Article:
Qualified retirement plans are required to provide that the plan will commence required minimum distributions (RMDs) of plan benefits when a participant attains age 70½, as calculated over the life of the plan participant, or over the lives of the participant and a designated beneficiary, as applicable. These rules also apply to IRAs, IRA account owners, and their beneficiaries, and certain other tax-favored employer-provided retirement arrangements.
Plan administrators use the life expectancy and distribution period tables set forth in Regulation section 1.401(a)(9)-9 to calculate RMDs. The purpose of the RMD rule is to limit the period of deferral of retirement income by requiring individuals to take distributions from their retirement plans over their life expectancies, starting at age 70½.
In August 2018, the White House issued Executive Order 13847 which directed the Secretary of the Treasury to determine whether it should update the life expectancy and distribution period tables in the regulations on RMDs to reflect current mortality data. In accordance with the Executive Order, the Treasury Department and IRS examined the tables and issued proposed regulations (REG-132210-18) to take into account longer life expectancies. Overall, the updated life expectancy and applicable distribution period tables are intended to allow participants to decrease the amount of their required minimum distributions and thereby increase the amounts retained in their retirement plans to account for the possibility they may live longer. The comment period for the proposed regulations, including the updated tables, closes on Jan. 7, 2020.
If finalized, the proposed regulations would allow individuals who currently receive RMD amounts from their retirement plans to lessen the amount of their RMD amounts. These proposed regulations would not affect individuals who withdraw more than the current RMD rules require. IRA providers and employer-provided retirement plans (other than plans that pay only lump sums) would have to update the administration of their plans to reflect the updated life expectancy tables.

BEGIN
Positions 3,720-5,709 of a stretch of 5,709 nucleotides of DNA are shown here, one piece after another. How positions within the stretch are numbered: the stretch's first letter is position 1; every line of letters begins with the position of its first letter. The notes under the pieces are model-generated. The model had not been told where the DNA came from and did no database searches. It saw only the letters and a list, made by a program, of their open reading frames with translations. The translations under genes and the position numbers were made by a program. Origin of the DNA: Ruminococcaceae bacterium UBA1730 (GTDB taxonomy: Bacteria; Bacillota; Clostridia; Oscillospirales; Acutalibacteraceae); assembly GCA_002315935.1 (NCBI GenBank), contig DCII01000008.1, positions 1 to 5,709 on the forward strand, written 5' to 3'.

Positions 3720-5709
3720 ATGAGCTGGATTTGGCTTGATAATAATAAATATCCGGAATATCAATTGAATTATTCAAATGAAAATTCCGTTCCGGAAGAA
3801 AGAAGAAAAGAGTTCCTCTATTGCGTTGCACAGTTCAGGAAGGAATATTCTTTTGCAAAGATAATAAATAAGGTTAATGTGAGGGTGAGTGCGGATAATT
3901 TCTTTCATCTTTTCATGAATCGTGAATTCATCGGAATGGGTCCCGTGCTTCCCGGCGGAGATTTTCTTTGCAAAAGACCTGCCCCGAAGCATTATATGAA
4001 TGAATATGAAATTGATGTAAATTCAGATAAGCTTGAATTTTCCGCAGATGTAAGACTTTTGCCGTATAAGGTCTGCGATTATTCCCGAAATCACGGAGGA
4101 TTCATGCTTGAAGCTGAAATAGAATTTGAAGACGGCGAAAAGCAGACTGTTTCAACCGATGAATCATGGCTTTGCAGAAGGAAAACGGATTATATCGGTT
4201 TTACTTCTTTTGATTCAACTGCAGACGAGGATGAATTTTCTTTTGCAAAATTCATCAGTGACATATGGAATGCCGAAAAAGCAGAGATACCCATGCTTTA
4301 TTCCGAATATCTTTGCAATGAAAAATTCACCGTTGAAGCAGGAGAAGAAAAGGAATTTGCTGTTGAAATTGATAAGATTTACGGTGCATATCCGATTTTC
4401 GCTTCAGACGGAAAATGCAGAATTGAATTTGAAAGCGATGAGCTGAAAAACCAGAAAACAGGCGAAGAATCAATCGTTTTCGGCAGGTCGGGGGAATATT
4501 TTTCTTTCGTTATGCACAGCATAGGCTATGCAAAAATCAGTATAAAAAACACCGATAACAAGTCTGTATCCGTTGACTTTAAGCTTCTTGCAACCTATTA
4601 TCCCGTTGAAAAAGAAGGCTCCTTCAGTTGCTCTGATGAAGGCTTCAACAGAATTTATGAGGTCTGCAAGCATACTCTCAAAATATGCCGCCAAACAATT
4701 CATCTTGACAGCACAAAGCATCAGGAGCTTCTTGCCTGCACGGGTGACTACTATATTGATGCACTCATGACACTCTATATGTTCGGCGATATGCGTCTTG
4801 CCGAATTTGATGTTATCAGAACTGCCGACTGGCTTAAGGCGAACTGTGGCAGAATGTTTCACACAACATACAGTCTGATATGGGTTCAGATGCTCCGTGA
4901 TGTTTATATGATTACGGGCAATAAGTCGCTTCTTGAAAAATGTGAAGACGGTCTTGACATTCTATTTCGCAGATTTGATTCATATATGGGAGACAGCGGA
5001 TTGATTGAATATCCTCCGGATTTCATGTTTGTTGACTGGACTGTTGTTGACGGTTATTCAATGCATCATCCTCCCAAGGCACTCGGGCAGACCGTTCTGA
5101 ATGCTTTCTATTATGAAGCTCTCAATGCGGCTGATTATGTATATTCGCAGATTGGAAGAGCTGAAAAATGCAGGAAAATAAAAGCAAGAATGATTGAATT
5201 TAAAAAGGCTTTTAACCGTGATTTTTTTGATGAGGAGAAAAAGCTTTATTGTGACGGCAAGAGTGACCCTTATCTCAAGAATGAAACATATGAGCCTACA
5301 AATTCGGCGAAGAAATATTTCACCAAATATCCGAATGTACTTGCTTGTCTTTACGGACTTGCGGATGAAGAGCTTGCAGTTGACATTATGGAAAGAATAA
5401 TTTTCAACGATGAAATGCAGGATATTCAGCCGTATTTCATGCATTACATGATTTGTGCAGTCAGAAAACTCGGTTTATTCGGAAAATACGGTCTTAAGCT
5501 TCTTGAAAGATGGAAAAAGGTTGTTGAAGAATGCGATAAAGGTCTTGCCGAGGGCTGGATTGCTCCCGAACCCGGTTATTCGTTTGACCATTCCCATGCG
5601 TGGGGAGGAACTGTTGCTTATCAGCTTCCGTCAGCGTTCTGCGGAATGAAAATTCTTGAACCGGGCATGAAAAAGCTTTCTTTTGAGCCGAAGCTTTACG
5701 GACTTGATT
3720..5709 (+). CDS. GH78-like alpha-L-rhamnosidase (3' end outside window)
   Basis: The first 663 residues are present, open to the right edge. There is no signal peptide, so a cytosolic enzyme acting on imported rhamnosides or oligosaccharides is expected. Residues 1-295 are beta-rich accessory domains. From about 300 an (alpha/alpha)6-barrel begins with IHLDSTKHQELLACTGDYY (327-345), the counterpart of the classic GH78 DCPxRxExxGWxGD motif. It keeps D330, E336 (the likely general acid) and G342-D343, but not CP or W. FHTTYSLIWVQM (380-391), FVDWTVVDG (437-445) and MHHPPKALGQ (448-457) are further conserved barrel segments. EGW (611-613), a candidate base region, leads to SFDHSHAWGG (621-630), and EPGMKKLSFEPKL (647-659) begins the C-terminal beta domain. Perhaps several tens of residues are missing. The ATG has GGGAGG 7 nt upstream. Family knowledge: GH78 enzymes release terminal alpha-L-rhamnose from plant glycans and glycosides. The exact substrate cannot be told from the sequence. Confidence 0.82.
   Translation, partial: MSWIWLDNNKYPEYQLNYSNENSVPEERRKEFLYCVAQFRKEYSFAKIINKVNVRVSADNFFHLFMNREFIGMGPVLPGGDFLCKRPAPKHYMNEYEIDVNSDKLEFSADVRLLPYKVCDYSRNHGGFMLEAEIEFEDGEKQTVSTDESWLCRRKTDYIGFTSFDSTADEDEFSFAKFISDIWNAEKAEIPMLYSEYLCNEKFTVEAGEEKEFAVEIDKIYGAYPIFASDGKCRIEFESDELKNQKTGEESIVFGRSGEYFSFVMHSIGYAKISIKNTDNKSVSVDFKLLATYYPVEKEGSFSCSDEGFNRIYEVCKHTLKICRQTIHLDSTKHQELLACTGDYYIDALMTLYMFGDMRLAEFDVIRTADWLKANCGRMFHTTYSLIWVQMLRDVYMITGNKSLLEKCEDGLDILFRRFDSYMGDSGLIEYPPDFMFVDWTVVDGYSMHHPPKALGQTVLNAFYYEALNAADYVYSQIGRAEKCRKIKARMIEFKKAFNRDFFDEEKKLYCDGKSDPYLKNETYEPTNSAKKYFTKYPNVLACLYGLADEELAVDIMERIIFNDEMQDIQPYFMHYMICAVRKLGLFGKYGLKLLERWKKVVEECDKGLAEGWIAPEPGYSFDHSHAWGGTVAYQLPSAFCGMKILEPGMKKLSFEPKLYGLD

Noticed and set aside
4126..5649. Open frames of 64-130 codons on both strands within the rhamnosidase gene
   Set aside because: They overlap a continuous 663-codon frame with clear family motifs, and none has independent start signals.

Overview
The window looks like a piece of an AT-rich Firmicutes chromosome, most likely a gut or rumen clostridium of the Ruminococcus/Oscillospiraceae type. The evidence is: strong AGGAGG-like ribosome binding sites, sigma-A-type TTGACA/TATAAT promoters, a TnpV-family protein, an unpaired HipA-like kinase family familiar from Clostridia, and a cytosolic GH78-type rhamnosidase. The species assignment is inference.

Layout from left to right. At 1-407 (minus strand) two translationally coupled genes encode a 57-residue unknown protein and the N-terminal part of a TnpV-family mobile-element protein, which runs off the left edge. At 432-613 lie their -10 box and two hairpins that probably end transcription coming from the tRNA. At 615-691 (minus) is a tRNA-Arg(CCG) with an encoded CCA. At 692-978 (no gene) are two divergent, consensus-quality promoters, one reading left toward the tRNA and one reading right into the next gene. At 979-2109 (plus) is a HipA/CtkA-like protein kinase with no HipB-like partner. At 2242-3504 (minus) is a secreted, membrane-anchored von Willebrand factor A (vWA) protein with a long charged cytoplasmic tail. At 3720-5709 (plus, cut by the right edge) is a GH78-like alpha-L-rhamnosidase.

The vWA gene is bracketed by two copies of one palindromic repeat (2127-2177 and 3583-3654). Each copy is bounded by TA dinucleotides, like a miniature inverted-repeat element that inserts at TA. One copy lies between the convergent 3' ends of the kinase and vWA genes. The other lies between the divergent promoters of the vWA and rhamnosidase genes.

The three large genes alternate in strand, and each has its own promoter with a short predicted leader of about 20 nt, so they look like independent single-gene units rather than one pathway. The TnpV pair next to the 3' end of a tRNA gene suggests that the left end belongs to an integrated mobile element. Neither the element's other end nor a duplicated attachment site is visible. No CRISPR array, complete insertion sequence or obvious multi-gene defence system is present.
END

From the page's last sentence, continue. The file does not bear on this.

Specifically, the Uniform Lifetime Table and Distribution Period Tables under the proposed regulations would apply for distribution calendar years beginning on or after Jan. 1, 2021. For example, if an individual turns 70½ (the age in which affected retirement account owners must begin taking distributions) in 2020 the proposed regulations would not apply to the RMD for the individual’s 2020 distribution calendar year but would apply to the RMDs for the individual’s 2021 distribution calendar year.
Additionally, the proposed regulations would provide a transition rule that applies to individuals who die prior to Jan. 1, 2021. Under the transition rule, in certain circumstances, the initial life expectancy used to determine the RMD distribution period would be reset by using the updated Single Life Table for determining the age of the relevant individual in the calendar year for which life expectancy was determined. For distribution calendar years beginning on or after Jan. 1, 2021, the distribution period would be determined by reducing that initial life expectancy by one for each year subsequent to the year for which it was initially determined.
This transition rule applies in three situations:
- The individual died before the individual’s required beginning date with a non-spouse designated beneficiary (so that the applicable distribution period is determined based on the remaining life expectancy of the designated beneficiary for the calendar year following the calendar year of the individual’s death);
- The individual died after the required beginning date without a designated beneficiary (so that the applicable distribution period is determined based on the remaining life expectancy of the individual for the year of the individual's death); and
- The individual, who is younger than the designated beneficiary, died after the required beginning date (so that the applicable distribution period is determined based on the remaining life expectancy of the individual as determined for the year of the individual’s death).
If finalized, these proposed regulations would also provide a planning opportunity to individuals who are taking pre-age 59½ 'substantially equal periodic payments' (often referred to as section 72(t) distributions). Under these section 72(t) distribution rules and the guidance in Rev. Rul. 2002-62, individuals can avoid the 10% penalty applicable to pre-59½ distributions from the plan, if they receive such distributions on a substantially equal periodic basis, provided that the stream is not subsequently modified. In determining whether distribution payments are substantially equal, the section 72(t) distribution guidance refers to the existing RMD tables. The proposed regulations would provide that switching to the updated tables is not a modification to the stream of substantially equal payments.